Athletics Return


Dance team posing on the field at practice on October 27th.

Sienna Harris, Staff Writer

As California’s restrictions related to COVID-19 continue to lighten, the gradual return of some on campus sports have been permitted, with stricter guidelines, in order to prevent the spread of the virus. Beginning on September 21st, a handful of fall sports have been granted the permission necessary to do so. According to the William S. Hart School District website, new protocols have been implemented and these same guidelines have been recommended by the LA County Department of Public Health. Clearly, with these grants come new and modified ways of practice, but these boundaries are essential for students and staff to remain healthy. 

Some of the new requirements for these athletes include smaller gatherings, the usage of face coverings, and remaining six feet apart from other students. Aside from these new rules, contact sports have been limited to lessened use of equipment and some teams are even only eligible to participate in conditioning exercises. Ari Schneider, a sophomore on the boy’s soccer team at Castaic High mentions that checklists ensuring the athletes do not have any symptoms of the virus are to be turned in at the start of each practice. He also includes that their soccer practices are amongst the sports that are ineligible to use school equipment and instead, he states the players are limited to bringing their own gear or to “participating in socially distanced conditioning.” The boy’s volleyball team is also struggling, yet still following the new recommendations. Player Zander Grable declares that “it is very hard to breathe while running with your mask on” and that it’s quite difficult to practice outside because they have to “deal with the heat.”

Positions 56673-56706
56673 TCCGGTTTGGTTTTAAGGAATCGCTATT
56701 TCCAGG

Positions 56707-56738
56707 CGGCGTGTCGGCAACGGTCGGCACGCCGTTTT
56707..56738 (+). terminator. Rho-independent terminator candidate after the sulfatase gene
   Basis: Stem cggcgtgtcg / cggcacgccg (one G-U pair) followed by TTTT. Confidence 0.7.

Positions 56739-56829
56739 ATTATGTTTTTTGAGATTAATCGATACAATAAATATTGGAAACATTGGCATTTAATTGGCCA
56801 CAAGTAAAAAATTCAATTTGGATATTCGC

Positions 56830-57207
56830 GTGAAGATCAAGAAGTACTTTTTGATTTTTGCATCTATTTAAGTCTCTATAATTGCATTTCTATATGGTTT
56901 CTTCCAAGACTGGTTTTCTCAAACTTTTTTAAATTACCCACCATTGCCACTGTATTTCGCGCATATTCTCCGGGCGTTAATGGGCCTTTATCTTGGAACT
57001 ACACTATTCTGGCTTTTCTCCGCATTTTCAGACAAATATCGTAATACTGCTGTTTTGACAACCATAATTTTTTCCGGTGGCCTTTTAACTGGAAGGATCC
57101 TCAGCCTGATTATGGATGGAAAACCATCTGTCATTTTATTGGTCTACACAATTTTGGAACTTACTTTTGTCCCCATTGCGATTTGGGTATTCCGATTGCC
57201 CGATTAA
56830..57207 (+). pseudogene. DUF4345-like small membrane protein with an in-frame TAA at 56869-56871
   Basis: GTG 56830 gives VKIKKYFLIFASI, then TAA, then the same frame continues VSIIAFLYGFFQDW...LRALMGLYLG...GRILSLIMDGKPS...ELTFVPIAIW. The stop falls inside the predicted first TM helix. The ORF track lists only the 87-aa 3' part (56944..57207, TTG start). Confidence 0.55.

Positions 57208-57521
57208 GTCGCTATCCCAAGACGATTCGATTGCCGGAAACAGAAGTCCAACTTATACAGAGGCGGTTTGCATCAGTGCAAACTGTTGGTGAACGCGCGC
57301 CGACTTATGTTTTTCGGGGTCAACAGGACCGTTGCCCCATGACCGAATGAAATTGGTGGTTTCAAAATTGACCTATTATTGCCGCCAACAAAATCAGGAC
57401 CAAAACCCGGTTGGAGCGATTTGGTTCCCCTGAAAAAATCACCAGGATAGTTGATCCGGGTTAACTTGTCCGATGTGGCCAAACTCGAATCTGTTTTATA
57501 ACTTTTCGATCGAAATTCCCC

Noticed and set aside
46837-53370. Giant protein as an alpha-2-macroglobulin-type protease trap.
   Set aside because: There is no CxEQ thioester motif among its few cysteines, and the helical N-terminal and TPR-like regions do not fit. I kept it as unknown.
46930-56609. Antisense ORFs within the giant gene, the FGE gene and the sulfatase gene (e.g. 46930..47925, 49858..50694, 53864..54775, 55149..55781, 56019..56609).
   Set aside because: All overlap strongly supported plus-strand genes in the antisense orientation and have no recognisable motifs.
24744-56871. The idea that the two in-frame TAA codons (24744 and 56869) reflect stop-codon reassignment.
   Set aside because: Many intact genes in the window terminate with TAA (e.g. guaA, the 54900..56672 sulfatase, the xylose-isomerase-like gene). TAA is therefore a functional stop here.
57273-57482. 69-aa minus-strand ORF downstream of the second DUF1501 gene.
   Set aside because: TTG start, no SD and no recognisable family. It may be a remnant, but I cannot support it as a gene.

Likewise to the boy’s soccer team, Micayla Darland, a sophomore on the dance team, similarly informs The Daily Howl on how practices have been altered. According to Darland, the team at first began the year practicing their routines on Zoom, but have now been granted permission to hold outdoor practices. She also mentions how the new guidelines make it complicated to “work on formation changes in [the team’s] dances”. The team as a whole also claims that dancing outdoors is difficult to do in the heat and on grass. Nonetheless, they would rather be together “as a team than online having to deal with the frequent lags of Zoom.” 

Finally, a sophomore on the tennis team, Jaden Austria, shares what team building is like with current guidelines. She personally believes that bonding with her new team isn’t too difficult despite restrictions and limited practice times of “two hours on Wednesdays and Saturdays.” Emma Dayrit, another player, still finds that “tennis is fun, the coach is cool/ awesome” and that the team is making the best of a constricting situation. 

Overall, our athletes here at Castaic High are immensely enthusiastic about their return to campus, regardless of the setbacks the pandemic has brought. The athletes interviewed also claim they feel comfortable and safe practicing in person because of these restrictions that have made rehearsing more complex, yet safer. Right now on the bumpy road of this nation’s recovery from the virus, safety is key.